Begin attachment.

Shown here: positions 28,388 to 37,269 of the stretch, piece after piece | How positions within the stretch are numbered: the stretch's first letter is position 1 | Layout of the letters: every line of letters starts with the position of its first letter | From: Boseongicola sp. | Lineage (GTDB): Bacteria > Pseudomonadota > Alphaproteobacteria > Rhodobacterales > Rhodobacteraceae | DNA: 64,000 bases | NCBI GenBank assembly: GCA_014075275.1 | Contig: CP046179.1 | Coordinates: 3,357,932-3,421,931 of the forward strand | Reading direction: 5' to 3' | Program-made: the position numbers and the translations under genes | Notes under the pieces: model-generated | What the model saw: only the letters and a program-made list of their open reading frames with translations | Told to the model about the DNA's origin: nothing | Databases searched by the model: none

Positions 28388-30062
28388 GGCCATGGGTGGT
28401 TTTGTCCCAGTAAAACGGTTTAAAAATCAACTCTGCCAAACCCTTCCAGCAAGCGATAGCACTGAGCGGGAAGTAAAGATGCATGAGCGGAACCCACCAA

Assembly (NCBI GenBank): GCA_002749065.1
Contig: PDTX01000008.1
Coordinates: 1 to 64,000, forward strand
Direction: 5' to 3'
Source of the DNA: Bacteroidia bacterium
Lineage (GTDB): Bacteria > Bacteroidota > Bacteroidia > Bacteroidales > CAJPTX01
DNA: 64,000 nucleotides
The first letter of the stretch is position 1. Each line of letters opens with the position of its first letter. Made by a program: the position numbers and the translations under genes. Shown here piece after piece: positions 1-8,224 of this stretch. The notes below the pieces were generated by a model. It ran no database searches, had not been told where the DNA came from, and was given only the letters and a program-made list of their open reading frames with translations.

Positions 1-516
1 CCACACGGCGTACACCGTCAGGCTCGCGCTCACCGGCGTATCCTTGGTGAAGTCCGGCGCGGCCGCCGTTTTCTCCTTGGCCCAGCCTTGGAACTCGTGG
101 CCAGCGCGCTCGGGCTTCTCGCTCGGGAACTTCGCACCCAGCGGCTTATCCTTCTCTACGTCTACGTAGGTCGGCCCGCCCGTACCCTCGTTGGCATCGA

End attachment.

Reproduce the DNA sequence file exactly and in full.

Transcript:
Shown here: positions 28,388 to 37,269 of the stretch, piece after piece | How positions within the stretch are numbered: the stretch's first letter is position 1 | Layout of the letters: every line of letters starts with the position of its first letter | From: Boseongicola sp. | Lineage (GTDB): Bacteria > Pseudomonadota > Alphaproteobacteria > Rhodobacterales > Rhodobacteraceae | DNA: 64,000 bases | NCBI GenBank assembly: GCA_014075275.1 | Contig: CP046179.1 | Coordinates: 3,357,932-3,421,931 of the forward strand | Reading direction: 5' to 3' | Program-made: the position numbers and the translations under genes | Notes under the pieces: model-generated | What the model saw: only the letters and a program-made list of their open reading frames with translations | Told to the model about the DNA's origin: nothing | Databases searched by the model: none

Positions 28388-30062
28388 GGCCATGGGTGGT
28401 TTTGTCCCAGTAAAACGGTTTAAAAATCAACTCTGCCAAACCCTTCCAGCAAGCGATAGCACTGAGCGGGAAGTAAAGATGCATGAGCGGAACCCACCAA

Assembly (NCBI GenBank): GCA_002749065.1
Contig: PDTX01000008.1
Coordinates: 1 to 64,000, forward strand
Direction: 5' to 3'
Source of the DNA: Bacteroidia bacterium
Lineage (GTDB): Bacteria > Bacteroidota > Bacteroidia > Bacteroidales > CAJPTX01
DNA: 64,000 nucleotides
The first letter of the stretch is position 1. Each line of letters opens with the position of its first letter. Made by a program: the position numbers and the translations under genes. Shown here piece after piece: positions 1-8,224 of this stretch. The notes below the pieces were generated by a model. It ran no database searches, had not been told where the DNA came from, and was given only the letters and a program-made list of their open reading frames with translations.

Positions 1-516
1 CCACACGGCGTACACCGTCAGGCTCGCGCTCACCGGCGTATCCTTGGTGAAGTCCGGCGCGGCCGCCGTTTTCTCCTTGGCCCAGCCTTGGAACTCGTGG
101 CCAGCGCGCTCGGGCTTCTCGCTCGGGAACTTCGCACCCAGCGGCTTATCCTTCTCTACGTCTACGTAGGTCGGCCCGCCCGTACCCTCGTTGGCATCGA